Wow, I may have reached a new level of twisted logic; asking the people of Earth stop killing Jews not because it’s wrong, but because it creates literary confusion.

Anyway, this has relevance to the sciences, where a lot of the people who came up with all the great stuff about physics that tells us about how the universe actually works were Jews. It’s primarily the people who are supposed to value the Book of Genesis most who have told us all the reasons why the Book of Genesis is a fairy tale that makes no sense.

Where am I going with this, other than Judaism is weird and I too am weird? Well, I think that the core idea of being a People of the Book is something that may have started with Judaism, but now extends far beyond. To me, the enthusiasm for the likes of Star Trek, X-Men, anime, etc. is the new version of being a Person of the Book; having tremendous enthusiasm for one text, a text that is parts fictive and parts real. Nerd arguments are the new Talmudic Commentary. They say that the great Rabbis go to the Academy on High after they die, where they can argue about Torah for all eternity in heaven; I wonder if the same thing is true of TV Tropes. Anyway, Jews could cease to exist tomorrow (don’t get too excited, alt-righters), and our culture would still be deeply embedded with the legacy of Judaism.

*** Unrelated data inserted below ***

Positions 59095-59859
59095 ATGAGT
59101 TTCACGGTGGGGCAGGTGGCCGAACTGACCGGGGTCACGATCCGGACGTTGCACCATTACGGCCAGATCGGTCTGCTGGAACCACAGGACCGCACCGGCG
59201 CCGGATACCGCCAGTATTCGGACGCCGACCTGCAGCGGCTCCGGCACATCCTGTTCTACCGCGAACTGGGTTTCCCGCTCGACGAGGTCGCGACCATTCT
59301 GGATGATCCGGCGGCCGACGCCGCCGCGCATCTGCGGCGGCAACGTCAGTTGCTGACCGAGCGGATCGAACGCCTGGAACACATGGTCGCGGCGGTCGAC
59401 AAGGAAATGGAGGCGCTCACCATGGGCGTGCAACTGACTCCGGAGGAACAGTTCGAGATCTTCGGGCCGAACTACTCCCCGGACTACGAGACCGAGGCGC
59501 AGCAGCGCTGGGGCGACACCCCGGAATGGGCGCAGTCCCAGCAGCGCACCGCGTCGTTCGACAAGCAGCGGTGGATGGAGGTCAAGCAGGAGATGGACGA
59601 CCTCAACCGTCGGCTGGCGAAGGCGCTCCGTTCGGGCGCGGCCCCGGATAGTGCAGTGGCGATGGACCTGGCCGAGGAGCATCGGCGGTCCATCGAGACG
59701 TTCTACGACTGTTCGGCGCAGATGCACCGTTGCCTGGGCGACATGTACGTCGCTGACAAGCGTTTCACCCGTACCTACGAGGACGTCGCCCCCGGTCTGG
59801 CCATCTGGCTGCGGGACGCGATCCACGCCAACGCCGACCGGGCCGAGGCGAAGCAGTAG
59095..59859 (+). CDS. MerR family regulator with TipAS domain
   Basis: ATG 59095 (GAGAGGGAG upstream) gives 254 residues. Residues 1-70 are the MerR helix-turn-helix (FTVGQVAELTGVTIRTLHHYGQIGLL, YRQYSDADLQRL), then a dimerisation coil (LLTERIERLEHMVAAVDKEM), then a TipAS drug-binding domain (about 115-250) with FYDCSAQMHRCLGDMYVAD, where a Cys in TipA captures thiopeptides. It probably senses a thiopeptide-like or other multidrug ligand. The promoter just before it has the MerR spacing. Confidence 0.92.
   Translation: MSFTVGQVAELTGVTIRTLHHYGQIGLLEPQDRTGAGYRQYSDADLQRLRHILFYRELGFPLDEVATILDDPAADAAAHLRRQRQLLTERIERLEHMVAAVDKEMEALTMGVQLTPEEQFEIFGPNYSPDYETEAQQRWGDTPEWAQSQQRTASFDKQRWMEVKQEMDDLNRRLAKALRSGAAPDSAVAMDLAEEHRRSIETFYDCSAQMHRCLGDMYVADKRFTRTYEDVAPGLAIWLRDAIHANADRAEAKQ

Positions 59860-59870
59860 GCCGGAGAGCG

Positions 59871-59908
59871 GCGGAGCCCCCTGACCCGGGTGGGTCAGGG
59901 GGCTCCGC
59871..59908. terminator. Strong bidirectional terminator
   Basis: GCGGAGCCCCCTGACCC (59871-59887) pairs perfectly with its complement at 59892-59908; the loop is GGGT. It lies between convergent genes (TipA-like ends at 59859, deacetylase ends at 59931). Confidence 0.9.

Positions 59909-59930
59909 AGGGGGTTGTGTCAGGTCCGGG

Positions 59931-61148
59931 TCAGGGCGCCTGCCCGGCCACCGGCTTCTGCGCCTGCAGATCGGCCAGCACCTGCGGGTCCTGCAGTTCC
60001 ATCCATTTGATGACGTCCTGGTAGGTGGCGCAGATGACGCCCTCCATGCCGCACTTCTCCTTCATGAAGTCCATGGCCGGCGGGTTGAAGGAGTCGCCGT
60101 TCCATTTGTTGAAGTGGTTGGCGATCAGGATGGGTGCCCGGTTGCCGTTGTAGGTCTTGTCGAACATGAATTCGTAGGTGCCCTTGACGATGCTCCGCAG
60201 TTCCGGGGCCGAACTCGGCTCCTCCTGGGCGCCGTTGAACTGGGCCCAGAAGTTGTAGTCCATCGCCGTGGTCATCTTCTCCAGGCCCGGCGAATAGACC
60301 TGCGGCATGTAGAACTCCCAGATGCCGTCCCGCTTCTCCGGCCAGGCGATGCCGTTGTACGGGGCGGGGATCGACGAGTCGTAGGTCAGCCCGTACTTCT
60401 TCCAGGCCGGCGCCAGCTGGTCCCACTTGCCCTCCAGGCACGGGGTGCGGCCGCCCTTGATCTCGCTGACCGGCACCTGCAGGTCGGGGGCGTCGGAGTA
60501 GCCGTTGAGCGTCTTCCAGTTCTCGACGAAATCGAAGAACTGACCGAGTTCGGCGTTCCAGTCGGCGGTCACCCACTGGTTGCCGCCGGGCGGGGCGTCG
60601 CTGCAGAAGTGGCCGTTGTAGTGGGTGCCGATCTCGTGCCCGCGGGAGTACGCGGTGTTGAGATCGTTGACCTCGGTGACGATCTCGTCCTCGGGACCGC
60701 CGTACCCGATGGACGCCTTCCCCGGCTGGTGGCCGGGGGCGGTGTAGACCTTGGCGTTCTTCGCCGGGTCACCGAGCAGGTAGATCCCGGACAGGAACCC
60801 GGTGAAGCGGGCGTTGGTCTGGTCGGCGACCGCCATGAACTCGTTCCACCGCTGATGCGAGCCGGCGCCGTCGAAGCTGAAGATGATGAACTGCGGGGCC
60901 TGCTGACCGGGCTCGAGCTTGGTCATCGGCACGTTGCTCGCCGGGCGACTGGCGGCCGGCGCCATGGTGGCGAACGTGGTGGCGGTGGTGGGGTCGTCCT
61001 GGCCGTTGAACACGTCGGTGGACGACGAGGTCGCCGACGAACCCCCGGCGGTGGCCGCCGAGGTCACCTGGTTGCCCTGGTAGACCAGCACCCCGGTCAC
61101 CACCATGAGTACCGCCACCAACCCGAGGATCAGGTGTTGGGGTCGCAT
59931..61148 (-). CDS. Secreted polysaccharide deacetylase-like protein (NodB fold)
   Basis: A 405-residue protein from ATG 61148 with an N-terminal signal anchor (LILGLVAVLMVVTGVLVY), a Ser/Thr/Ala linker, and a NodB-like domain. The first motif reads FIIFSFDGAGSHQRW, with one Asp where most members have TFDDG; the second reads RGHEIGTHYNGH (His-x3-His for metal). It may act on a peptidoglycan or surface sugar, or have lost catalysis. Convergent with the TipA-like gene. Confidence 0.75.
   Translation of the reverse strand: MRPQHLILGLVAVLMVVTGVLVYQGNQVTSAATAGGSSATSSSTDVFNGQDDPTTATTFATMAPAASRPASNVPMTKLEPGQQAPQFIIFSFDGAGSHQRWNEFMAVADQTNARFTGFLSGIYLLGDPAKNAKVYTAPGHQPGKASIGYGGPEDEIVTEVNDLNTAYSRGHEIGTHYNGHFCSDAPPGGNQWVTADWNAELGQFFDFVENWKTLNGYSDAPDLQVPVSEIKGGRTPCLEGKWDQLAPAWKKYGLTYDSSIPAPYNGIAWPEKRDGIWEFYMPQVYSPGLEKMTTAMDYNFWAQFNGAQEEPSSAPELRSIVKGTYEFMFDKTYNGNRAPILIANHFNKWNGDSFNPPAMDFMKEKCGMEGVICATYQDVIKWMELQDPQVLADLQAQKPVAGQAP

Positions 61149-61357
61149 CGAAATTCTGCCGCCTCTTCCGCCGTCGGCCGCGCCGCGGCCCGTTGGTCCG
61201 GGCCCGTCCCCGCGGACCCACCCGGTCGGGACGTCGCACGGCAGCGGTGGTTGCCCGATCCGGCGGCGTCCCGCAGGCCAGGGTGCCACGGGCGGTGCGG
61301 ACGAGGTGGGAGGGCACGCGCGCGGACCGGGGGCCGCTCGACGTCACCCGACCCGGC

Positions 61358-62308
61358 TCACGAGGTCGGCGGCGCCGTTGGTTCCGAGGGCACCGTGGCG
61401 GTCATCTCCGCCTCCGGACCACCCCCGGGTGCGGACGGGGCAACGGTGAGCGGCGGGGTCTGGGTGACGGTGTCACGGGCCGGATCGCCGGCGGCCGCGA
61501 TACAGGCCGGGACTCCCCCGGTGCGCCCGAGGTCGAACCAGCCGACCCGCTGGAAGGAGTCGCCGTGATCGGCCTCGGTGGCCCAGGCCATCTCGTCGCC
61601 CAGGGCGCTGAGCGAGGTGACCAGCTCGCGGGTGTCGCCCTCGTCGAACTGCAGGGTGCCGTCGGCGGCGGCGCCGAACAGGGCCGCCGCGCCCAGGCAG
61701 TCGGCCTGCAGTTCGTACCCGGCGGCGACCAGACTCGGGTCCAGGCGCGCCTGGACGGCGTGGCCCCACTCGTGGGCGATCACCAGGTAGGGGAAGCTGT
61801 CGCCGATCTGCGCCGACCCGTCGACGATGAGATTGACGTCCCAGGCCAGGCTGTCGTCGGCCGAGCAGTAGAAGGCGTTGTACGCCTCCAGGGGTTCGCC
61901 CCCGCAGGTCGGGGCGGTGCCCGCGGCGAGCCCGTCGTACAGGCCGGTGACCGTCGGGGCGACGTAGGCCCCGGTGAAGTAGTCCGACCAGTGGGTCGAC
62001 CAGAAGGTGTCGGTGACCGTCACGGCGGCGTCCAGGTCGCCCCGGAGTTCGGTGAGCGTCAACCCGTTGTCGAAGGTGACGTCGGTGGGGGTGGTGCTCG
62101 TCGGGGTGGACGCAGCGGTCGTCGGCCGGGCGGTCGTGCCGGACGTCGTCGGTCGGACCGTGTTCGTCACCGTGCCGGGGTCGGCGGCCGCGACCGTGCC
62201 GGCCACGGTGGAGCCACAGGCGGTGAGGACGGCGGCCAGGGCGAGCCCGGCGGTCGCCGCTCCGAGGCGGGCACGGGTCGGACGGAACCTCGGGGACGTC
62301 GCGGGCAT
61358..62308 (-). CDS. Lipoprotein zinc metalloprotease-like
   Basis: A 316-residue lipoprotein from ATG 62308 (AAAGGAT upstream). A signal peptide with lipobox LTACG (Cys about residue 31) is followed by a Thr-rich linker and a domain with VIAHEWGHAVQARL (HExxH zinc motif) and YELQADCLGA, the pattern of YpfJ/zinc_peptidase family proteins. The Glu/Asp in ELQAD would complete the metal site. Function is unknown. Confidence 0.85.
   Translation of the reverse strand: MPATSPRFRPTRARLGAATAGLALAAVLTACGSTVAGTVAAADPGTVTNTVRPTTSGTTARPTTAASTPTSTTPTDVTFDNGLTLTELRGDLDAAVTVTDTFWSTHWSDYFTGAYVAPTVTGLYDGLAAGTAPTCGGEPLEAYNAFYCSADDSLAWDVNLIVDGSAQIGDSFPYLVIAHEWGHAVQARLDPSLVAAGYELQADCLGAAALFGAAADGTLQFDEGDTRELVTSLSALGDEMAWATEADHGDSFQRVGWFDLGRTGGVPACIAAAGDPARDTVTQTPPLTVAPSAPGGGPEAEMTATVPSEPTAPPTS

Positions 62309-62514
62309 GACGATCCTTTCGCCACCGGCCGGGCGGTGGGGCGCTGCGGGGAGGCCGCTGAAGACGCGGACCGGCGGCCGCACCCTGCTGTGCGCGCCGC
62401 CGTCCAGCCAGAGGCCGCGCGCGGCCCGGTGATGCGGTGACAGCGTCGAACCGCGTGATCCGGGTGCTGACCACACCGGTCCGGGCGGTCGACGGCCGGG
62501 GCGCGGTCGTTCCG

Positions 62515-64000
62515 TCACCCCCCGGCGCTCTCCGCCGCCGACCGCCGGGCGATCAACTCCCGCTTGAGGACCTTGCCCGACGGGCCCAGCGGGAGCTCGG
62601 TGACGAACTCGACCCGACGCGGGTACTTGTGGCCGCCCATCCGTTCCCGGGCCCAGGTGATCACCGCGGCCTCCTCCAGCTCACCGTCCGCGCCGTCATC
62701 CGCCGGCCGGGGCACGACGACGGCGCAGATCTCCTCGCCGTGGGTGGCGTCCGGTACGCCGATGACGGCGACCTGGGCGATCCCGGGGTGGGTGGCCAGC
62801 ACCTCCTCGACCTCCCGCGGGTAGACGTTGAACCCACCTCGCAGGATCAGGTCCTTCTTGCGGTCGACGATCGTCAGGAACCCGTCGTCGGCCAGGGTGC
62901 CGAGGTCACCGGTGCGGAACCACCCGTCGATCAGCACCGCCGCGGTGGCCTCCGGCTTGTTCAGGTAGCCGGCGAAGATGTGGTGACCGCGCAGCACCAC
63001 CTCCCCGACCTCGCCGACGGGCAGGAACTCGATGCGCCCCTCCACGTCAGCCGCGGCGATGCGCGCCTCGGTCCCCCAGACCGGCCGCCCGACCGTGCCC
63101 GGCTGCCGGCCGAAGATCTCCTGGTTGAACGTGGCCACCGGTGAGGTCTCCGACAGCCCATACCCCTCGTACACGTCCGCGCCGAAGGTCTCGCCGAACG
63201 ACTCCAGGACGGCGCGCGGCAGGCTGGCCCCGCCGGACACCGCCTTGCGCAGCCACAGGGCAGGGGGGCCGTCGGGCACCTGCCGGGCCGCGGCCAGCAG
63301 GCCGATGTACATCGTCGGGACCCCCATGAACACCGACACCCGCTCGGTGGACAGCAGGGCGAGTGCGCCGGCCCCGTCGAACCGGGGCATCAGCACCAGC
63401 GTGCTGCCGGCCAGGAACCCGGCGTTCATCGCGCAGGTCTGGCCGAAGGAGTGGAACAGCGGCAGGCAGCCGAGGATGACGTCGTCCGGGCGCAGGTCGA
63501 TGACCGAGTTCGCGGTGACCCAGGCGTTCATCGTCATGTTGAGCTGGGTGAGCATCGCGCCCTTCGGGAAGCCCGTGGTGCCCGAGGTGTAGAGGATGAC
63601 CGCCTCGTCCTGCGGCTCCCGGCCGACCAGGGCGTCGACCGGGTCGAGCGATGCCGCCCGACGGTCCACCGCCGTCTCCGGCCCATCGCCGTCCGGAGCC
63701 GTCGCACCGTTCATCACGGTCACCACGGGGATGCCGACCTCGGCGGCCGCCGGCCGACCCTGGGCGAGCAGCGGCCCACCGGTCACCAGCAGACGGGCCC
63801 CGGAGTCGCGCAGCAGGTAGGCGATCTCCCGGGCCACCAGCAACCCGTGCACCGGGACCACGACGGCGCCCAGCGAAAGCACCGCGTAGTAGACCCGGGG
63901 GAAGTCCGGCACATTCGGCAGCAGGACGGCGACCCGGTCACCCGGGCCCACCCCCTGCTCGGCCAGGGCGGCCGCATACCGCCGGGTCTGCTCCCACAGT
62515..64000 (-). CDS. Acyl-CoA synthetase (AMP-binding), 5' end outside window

Now, I have a certain amount of respect for Orthodox Jews; I mean, if you’re going to live by the Bible, do it, don’t half-ass it because you want to go to the movies on Saturday and shrimp happen to be delicious. Commit to it, own it, the way the Orthodox have. However, I don’t feel much kinship with Orthodox Jews; we may have common ancestors, but that’s about the extent of the connection. I feel more of a connection with the people arguing about whether or not Avatar: The Last Airbender counts as an anime than I do with “my people.” In fact, anywhere people are arguing about the minutia of a book, or any piece of art really, that’s where I feel like I’ve found “my people.”